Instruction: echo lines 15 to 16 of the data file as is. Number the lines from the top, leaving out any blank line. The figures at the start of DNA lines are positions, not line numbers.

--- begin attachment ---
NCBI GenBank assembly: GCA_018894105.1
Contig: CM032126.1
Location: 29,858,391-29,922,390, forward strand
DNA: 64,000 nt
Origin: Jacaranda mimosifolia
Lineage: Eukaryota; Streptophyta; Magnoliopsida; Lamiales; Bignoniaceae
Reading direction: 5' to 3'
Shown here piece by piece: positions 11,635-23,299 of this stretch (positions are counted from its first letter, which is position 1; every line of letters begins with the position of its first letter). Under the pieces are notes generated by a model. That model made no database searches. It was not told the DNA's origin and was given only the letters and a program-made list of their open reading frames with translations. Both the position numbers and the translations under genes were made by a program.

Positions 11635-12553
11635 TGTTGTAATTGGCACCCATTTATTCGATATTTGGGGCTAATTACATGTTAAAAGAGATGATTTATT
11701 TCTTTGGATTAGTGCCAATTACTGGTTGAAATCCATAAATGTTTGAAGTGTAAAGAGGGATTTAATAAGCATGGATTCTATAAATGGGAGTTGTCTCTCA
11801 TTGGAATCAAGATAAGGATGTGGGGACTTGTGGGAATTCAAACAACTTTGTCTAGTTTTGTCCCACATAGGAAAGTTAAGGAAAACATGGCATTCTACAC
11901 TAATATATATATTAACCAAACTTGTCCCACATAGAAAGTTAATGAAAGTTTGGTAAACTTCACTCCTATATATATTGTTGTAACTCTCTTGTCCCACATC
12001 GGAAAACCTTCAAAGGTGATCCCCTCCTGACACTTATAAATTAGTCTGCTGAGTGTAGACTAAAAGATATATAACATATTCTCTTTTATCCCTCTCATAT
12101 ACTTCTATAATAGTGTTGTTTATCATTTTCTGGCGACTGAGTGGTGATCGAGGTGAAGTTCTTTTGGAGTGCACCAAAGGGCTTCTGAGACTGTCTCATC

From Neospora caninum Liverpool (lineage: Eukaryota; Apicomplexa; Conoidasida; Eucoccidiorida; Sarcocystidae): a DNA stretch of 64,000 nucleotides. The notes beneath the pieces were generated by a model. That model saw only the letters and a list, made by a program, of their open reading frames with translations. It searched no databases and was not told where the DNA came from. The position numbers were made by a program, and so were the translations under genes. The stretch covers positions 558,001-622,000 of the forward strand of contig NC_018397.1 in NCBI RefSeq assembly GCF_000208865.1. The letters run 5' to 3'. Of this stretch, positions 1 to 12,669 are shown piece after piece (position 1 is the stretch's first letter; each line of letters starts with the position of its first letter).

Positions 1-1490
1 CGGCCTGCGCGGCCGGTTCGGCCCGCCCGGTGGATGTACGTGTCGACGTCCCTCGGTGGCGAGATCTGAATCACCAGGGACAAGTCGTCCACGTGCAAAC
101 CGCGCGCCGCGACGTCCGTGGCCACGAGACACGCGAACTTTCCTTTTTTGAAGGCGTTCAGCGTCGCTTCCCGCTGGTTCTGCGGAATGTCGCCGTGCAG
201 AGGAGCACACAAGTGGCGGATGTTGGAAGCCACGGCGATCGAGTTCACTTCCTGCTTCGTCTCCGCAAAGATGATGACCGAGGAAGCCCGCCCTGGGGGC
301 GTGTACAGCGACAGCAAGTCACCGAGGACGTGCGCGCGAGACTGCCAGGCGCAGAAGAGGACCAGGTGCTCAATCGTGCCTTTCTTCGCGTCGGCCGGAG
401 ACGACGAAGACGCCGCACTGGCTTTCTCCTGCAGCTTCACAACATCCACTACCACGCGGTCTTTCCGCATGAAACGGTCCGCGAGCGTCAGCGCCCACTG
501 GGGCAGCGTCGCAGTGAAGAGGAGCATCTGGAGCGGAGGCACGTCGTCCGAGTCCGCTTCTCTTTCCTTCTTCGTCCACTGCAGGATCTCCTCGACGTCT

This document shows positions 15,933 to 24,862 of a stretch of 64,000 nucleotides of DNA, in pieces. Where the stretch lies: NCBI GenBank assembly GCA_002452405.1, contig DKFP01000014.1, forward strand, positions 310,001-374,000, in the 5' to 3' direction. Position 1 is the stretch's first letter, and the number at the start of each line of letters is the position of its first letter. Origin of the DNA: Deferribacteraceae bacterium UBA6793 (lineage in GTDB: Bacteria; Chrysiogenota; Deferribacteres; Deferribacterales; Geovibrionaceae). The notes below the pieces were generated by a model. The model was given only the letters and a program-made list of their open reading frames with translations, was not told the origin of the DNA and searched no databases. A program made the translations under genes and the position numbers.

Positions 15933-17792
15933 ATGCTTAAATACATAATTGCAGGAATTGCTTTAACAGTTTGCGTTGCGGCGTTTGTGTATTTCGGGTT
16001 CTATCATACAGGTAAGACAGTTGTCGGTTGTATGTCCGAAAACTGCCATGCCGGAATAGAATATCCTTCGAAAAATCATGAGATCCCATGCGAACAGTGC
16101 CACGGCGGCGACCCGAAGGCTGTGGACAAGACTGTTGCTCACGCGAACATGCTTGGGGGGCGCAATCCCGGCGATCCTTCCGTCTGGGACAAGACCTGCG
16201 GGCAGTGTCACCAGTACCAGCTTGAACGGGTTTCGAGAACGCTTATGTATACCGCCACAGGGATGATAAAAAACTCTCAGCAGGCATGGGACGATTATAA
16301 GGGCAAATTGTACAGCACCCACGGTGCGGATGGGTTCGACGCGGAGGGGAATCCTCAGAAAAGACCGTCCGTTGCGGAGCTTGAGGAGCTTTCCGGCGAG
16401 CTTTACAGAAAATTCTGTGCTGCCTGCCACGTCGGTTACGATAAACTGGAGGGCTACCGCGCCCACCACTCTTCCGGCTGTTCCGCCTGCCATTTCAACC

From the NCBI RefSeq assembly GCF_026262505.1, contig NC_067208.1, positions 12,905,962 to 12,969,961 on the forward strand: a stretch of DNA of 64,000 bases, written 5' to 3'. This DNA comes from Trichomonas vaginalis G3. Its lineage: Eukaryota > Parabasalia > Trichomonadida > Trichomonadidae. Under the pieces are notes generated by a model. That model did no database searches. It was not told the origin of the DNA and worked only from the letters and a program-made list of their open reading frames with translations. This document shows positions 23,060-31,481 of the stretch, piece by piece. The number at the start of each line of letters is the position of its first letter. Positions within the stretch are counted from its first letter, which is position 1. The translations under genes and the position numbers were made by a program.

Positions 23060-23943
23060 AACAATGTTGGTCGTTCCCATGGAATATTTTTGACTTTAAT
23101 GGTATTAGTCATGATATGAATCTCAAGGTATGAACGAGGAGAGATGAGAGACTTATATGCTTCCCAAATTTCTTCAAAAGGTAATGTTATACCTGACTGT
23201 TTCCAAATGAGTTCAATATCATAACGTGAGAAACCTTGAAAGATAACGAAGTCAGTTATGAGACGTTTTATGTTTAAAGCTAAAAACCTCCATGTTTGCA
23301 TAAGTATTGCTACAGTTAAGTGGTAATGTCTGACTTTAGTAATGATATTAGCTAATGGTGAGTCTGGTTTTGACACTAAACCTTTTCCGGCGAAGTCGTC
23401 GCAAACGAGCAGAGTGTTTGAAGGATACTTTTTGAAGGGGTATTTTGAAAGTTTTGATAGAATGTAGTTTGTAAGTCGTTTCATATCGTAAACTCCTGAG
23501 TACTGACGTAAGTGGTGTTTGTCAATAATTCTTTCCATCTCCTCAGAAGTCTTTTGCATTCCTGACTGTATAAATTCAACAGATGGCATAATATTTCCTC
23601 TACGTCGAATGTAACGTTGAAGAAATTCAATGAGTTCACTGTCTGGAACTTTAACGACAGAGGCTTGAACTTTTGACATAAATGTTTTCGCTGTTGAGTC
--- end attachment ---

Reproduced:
12101 ACTTCTATAATAGTGTTGTTTATCATTTTCTGGCGACTGAGTGGTGATCGAGGTGAAGTTCTTTTGGAGTGCACCAAAGGGCTTCTGAGACTGTCTCATC

From Neospora caninum Liverpool (lineage: Eukaryota; Apicomplexa; Conoidasida; Eucoccidiorida; Sarcocystidae): a DNA stretch of 64,000 nucleotides. The notes beneath the pieces were generated by a model. That model saw only the letters and a list, made by a program, of their open reading frames with translations. It searched no databases and was not told where the DNA came from. The position numbers were made by a program, and so were the translations under genes. The stretch covers positions 558,001-622,000 of the forward strand of contig NC_018397.1 in NCBI RefSeq assembly GCF_000208865.1. The letters run 5' to 3'. Of this stretch, positions 1 to 12,669 are shown piece after piece (position 1 is the stretch's first letter; each line of letters starts with the position of its first letter).